Tuesday, July 29

Mainstream or Deaf Ed

Why is it such an accomplishment for children to be mainstreamed, but when you tell someone that your child is in Deaf Ed is it looked at with pity? Why is there this push to mainstream?


Karen Mayes said...

Ugh, a challenging question... which could be discussed to no end :o/

I guess, in the general population's mind, the term "deaf education" means differently. Let me ask this way... what does "blind education" mean? How about "asian education"? Or "black education"? We come up with assumptions about what they should mean... speaking of ignorance, all right.

Deaf education is full of theories of how deaf children should be taught... SEE? Cued Speech? Bi Bi? Oral? Etc. Every deaf child is different, so it is hard to pinpoint the perfect answer to your question.

Same goes for the quality of deaf schools... some are awful, others are failry good, and some are outstanding...

What comes down is what your child really needs, follow your child's lead.

Karen Mayes said...

Mainstream may work for some people.. not all people.

I believe that deaf schools, especially state-run and state-funded ones are seen as financial drain, so there is a push for mainstreaming the deaf children. Deaf children bring a lot of money to school districts, unfortunately and unfairly.

Crystal said...

Hello, I graduated from mainstream school and I got diploma from high school.

If you find a mainstream school with some deaf students at their public school, you can talk to them and find out any kind of information. They won't be looked with pity. I had 3 and half good years at mainstream school.

I really don't know what to say about it. If my child was deaf, I would let my child make her own decision whether she want to go to deaf school or mainstream school. Its her wish to go whichever school she feels comfortable.

Brian L. Mayes said...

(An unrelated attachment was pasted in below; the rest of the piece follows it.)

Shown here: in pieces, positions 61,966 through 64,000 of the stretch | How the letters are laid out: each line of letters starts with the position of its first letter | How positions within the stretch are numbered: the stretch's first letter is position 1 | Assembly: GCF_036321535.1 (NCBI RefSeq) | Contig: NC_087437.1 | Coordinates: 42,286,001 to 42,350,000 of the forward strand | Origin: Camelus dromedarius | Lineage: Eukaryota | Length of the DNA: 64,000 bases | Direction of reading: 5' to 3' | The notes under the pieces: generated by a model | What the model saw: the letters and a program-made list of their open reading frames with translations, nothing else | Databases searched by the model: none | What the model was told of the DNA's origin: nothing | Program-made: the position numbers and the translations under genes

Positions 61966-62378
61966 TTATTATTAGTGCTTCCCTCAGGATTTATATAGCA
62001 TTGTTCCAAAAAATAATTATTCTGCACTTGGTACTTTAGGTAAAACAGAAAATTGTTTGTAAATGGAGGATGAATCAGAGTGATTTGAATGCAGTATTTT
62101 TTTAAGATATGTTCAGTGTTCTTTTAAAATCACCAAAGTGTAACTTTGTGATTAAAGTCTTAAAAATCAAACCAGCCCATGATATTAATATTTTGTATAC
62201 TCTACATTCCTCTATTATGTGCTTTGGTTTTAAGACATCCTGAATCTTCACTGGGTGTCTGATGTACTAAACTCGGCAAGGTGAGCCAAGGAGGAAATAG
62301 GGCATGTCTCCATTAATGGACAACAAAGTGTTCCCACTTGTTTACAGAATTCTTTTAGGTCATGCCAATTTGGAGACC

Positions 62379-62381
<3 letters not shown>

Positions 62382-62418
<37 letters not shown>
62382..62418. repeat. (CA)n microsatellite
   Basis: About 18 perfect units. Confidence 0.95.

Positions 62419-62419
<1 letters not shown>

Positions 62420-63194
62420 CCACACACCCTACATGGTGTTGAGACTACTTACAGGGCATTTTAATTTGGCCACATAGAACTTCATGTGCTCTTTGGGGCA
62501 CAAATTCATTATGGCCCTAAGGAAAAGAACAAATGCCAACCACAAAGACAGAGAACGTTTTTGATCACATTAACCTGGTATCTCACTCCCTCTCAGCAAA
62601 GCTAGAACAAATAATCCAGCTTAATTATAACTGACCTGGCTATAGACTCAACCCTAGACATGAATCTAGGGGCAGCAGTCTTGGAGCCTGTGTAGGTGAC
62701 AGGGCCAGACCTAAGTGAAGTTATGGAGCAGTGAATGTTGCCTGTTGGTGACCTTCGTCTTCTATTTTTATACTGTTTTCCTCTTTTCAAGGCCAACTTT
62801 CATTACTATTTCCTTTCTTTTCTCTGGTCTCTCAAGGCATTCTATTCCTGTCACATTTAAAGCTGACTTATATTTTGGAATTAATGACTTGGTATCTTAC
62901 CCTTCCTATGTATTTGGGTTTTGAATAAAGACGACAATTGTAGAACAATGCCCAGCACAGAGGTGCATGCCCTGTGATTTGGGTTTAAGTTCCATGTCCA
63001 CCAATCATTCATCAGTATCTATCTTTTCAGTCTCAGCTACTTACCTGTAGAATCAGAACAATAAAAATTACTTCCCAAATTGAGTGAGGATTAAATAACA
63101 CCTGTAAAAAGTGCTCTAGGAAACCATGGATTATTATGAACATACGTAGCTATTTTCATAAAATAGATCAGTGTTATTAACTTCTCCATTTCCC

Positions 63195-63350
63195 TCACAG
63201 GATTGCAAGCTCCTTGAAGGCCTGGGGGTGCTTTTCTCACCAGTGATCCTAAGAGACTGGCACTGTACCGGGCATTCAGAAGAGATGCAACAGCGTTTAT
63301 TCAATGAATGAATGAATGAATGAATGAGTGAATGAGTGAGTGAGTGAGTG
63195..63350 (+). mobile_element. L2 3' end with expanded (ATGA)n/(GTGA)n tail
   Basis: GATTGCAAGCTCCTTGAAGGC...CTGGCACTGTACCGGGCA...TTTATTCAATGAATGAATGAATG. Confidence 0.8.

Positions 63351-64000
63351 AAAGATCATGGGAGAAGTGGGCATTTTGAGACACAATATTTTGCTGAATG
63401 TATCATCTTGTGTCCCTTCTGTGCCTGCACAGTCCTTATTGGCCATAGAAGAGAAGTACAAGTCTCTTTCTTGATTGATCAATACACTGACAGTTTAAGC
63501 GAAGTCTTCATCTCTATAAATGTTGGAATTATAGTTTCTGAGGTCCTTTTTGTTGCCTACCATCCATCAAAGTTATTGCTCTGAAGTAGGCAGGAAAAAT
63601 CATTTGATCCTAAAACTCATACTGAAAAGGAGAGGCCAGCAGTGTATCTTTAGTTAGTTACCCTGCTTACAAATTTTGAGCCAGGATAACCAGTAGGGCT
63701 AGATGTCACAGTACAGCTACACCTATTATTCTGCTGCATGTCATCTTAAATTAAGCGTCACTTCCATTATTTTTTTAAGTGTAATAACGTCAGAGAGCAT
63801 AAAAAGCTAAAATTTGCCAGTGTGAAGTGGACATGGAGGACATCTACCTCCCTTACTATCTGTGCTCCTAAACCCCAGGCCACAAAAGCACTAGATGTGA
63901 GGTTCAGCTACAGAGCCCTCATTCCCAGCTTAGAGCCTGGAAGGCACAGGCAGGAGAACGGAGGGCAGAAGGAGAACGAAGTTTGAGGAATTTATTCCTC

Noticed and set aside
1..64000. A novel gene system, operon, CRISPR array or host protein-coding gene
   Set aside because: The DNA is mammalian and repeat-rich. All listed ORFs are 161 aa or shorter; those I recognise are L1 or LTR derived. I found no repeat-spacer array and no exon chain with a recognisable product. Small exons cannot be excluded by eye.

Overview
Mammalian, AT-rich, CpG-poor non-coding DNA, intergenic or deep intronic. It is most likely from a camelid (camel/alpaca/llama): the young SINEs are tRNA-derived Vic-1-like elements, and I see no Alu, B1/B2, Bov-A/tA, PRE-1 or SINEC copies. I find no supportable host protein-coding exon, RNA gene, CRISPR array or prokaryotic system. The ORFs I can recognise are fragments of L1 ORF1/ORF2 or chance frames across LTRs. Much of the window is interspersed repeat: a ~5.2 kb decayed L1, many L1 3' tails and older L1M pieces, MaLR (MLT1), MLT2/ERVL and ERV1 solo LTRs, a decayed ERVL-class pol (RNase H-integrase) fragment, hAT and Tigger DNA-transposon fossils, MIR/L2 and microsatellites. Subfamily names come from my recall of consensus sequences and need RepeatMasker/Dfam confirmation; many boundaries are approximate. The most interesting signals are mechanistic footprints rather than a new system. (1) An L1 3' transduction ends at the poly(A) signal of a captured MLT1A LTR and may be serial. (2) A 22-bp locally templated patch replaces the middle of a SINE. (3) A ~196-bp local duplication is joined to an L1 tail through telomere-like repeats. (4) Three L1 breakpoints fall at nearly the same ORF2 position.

Yea, it is sad... What do I say?? Nothing, but say keep up the good work! You as a parent is the only one who knows what is best for your child or children! Don't let those others discourage you.

Take care!

Anonymous said...

My two sons go to the school for the deaf here. They started last year. My older son was mainstreamed all his life. He become very socially isolated in his high school and transferred to the school for the deaf. Was he truly being "included" in the mainstream environment? Nope. He was successful academically. How do we define "success"??? He is soooo much happier now. We need to address the needs of the whole person. My younger son also goes to the school for the deaf in our state and he loves it. He has the CI and the school is so supportive.

My belief is what this school provides is ten times better than what my kids got here at home. No comparison.

By the way my older son is visually impaired and is hoh.


Anonymous said...

It depends on deaf child's intelligence and ability. If the deaf child can cope with hearing-level skills in reading / writing / all-around communications, then go to mainstream = more challenges. If not, go to deaf schools.

In fact, deaf schools always have a financial problem and TOO Deaf environment that causes struggling with government (all hearing officials). Deaf students who graduated from deaf schools have only two hopes. NTID or Gally. Limited choices. While deaf students graduated from mainstream schools, they have more chances to go to any universities or community colleges. More chances for them to get a job in any fields, not limited to the deaf circles in Deaf ed or social work or counseling area. Or janitor / data encoder-type jobs.

Just ask yourself. Is Gally better than Harvard University??? Stanford University? USC?? UCLA? Yale University?? Even the community college?? Look at this, simple.

If you have high ambition for your deaf child. then, go for mainstream school. More respectful.

Good luck.


Anonymous said...

Not true! I know several deaf people who have graduated from the school for the deaf in our state. And they do not attend Gally or NTID, they are attending other colleges and are very successful. That's not to say NTID or Gally students are not successful.

It all depends on the kid. And our definition of "success".


Deaf Characters in Adolescent Literature said...

Those are some generalized statements, Dan. I would certainly argue that Gallaudet University is better than many colleges & community colleges especially when it comes to access to information and communication.
I'm not sure if it is realistic to compare NTID or Gallaudet to Harvard... but then I wouldn't compare UVa (Mr. Jefferson's University) to Harvard either.

Anonymous said...

From a Mom that has been there done that.....